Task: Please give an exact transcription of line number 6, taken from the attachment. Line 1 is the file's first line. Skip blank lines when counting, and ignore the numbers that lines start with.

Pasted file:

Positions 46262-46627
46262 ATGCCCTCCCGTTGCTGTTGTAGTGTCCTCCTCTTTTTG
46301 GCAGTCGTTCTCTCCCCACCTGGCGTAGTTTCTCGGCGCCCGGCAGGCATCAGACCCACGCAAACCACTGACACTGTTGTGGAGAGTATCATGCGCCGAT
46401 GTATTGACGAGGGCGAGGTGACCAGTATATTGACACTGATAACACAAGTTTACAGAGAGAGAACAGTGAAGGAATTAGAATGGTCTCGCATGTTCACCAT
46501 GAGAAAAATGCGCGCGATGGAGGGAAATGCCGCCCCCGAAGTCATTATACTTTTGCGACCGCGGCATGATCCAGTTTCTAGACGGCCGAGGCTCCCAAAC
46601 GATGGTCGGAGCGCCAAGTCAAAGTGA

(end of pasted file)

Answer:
46601 GATGGTCGGAGCGCCAAGTCAAAGTGA